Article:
Original Writing

To The Man In The Tan Jacket – Part 1

My shoelaces tapped the asphalt of platform twenty-seven. Yes, that’s right, I was sitting at the twenty-seventh platform of the largest, most isolated train station on the Eastern border. I tap-tapped my feet and listened to the sound of the aglets hitting the ground in unison. It was very quiet in the station, so my noises seemed rather loud. I continued this motion for three whole minutes before I even realized there was another person nearby. I saw someone, who was indeed quite short, wearing all white. They were watching me.

The sound of my shoelaces seemed to have attracted a small child. The boy had long and shiny black hair that hung like a curtain and covered his face. There was an orange stain on his chest. He walked slowly towards the wooden bench that I had chosen to sit at. As he approached me, he pulled out a tiny broom from the inside of his coat. Before he sat down, two and a half feet away from me, he swept the sand off of his side of the bench. It fell to the ground faster than it should have. That’s odd.

The young boy put the broom back in his coat and leaned his elbows on his knees. I heard him sigh a word but it was too soft for me to hear. I felt uncomfortable with his presence so I took a sip of my flower-flavored soda and started to shake my legs again. We sat in silence for one hundred and forty-two seconds before he finally said to me, “The train is coming.” His thin, pale finger pointed over my shoulder and as I turned my head, I heard the unmistakable squeak of the brakes and recognized the distinct scent of the locomotive.

Together we watched the train approach the platform. Just before it came to a complete stop, I stood up. It was exactly one in the afternoon.

“Don’t get on,” the boy said suddenly, in a surprisingly deep voice. Without looking at him, I asked him why. “Don’t get on the train.” He reiterated, this time more urgent. As he said this, a door on the train slid open. I turned away and looked at the train; calculating. I could feel his eyes on me as I did so. This boy was starting to make me uncomfortable and I wanted him to leave me alone.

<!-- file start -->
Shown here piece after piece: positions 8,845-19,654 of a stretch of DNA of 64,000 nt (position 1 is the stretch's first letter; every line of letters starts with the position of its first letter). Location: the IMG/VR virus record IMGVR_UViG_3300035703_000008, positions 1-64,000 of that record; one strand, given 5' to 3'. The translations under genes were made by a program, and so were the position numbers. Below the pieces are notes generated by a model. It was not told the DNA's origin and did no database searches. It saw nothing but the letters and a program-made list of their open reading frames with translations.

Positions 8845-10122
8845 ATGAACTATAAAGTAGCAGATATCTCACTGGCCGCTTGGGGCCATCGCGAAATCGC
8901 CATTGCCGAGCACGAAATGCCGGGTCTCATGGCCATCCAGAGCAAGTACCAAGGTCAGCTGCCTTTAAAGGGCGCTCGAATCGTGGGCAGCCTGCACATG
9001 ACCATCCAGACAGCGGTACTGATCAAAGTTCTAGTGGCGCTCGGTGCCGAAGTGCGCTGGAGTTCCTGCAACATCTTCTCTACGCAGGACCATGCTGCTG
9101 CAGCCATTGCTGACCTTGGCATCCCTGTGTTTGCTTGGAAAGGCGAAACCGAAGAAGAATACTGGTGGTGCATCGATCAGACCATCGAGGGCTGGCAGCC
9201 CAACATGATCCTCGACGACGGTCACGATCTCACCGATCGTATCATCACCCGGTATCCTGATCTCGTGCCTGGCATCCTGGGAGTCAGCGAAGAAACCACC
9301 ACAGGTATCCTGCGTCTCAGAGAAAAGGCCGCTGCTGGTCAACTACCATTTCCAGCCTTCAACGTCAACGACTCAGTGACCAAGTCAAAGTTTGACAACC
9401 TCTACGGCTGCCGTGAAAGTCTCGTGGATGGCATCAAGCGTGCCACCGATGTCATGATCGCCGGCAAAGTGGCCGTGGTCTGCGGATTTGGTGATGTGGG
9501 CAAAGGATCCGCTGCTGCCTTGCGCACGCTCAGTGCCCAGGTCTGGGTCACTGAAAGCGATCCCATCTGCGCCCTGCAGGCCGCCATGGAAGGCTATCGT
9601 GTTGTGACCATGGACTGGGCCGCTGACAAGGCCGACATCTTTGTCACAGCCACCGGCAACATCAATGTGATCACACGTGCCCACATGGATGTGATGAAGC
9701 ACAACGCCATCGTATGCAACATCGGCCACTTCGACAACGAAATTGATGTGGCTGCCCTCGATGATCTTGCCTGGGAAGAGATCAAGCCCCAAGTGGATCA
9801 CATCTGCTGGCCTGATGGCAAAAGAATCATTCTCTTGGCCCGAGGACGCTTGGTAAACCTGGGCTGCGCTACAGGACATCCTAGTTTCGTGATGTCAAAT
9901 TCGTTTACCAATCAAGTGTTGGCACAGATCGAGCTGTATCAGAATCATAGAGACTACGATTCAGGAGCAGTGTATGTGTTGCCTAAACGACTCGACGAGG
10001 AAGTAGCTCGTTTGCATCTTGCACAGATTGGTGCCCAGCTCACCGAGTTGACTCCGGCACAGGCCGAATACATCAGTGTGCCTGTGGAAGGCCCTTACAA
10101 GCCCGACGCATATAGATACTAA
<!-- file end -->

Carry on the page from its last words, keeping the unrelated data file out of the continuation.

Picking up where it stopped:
For the fifth time, I looked at his face. His skin, which I had originally seen as a pale white, appeared to be more of an ashy gray up close. I didn’t want to look at him anymore. Something was off about him. He seemed familiar in a way. I picked my bag up from the bench and walked towards the open door. The gap between the platform and the train was very wide, maybe two feet, but I made it across safely.

Upon entrance, I took a right into the carriage and assessed my surroundings. The walls were painted dark blue, peeling, and the seats were dusty and red as if no one had sat in them for a very long time. I thought of the boy’s small broom.

I chose a seat in the fifth row; the one closest to the window. I heard the door close and the train began to move. Looking out the window, I saw that the boy was gone. So was the wooden bench.

I sat in silence on the train for about an hour. No one came to check my ticket and we passed no other stations. The only things I saw out the windows were consistently green hills that dipped and rose like waves. I soon became bored, so I decided to explore. I pulled the strap of my bag up onto my shoulder and walked down the aisle. In front of me, I was faced with a closed door with a circular window in the exact center of it. I didn’t see a handle for me to open it so I tried to push it but it didn’t budge.

I leaned down so I could see through the window. The room beyond seemed to be an empty carriage. I saw no chairs, and a large sliding door left the entire side of the carriage completely open. Instantly, the door slid to the side, allowing me to enter.

As I stepped inside, I felt a rush of air from the open door. The walls were made of some sort of metal and the room was nearly empty. The only thing inside, besides myself, was a paper package. I crossed the car and picked it up. It was square and heavy, tied together with twine and bearing what appeared to be a name, written in black calligraphy. “Carthalo Barda,” I read out loud. I thought that was a very curious name. I pondered it for a few moments and then put the box back down.